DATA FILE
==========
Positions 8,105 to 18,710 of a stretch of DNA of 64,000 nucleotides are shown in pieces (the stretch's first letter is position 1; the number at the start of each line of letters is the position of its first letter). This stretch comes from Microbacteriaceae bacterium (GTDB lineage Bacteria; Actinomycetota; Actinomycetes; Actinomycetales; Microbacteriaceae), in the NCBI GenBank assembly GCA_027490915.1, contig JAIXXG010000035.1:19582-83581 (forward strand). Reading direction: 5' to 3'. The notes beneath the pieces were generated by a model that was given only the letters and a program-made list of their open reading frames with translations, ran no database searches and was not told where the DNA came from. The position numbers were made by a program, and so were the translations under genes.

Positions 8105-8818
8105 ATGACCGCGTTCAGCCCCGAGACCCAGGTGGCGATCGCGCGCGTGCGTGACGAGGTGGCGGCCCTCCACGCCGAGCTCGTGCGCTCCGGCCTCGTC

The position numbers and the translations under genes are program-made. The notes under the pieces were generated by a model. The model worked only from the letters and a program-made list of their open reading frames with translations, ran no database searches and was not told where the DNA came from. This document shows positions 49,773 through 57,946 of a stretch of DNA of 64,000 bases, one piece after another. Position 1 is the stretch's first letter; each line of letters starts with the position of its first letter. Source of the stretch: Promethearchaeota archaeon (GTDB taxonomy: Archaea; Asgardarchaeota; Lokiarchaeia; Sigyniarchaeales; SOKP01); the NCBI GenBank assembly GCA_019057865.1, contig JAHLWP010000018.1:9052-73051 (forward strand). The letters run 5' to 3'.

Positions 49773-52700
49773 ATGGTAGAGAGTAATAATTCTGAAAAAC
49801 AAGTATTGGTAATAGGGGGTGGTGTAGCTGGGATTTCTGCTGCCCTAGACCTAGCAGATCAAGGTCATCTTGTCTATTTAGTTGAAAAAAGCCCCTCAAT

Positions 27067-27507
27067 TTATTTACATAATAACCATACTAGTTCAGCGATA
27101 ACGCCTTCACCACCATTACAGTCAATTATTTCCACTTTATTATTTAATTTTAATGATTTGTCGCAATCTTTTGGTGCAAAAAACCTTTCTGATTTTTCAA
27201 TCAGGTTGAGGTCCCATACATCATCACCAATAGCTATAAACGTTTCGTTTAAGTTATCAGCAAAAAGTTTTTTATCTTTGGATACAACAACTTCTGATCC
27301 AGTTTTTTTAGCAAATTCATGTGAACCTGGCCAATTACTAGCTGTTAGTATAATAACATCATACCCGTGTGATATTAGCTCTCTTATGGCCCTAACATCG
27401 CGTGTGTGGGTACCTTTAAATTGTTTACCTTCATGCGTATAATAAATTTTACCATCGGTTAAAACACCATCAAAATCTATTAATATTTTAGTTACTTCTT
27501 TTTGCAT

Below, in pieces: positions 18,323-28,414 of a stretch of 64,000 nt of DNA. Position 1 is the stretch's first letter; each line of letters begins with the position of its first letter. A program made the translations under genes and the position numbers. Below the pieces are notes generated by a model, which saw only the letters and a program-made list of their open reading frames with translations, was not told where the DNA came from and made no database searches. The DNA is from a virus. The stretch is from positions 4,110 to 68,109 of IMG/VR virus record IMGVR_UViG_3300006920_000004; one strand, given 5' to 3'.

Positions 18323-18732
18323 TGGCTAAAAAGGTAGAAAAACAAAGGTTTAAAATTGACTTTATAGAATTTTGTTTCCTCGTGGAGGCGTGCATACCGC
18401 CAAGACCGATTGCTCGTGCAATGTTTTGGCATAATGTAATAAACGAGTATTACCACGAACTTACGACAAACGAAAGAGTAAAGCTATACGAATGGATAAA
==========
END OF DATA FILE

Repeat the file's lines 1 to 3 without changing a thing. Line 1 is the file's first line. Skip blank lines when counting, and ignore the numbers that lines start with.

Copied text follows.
Positions 8,105 to 18,710 of a stretch of DNA of 64,000 nucleotides are shown in pieces (the stretch's first letter is position 1; the number at the start of each line of letters is the position of its first letter). This stretch comes from Microbacteriaceae bacterium (GTDB lineage Bacteria; Actinomycetota; Actinomycetes; Actinomycetales; Microbacteriaceae), in the NCBI GenBank assembly GCA_027490915.1, contig JAIXXG010000035.1:19582-83581 (forward strand). Reading direction: 5' to 3'. The notes beneath the pieces were generated by a model that was given only the letters and a program-made list of their open reading frames with translations, ran no database searches and was not told where the DNA came from. The position numbers were made by a program, and so were the translations under genes.

Positions 8105-8818
8105 ATGACCGCGTTCAGCCCCGAGACCCAGGTGGCGATCGCGCGCGTGCGTGACGAGGTGGCGGCCCTCCACGCCGAGCTCGTGCGCTCCGGCCTCGTC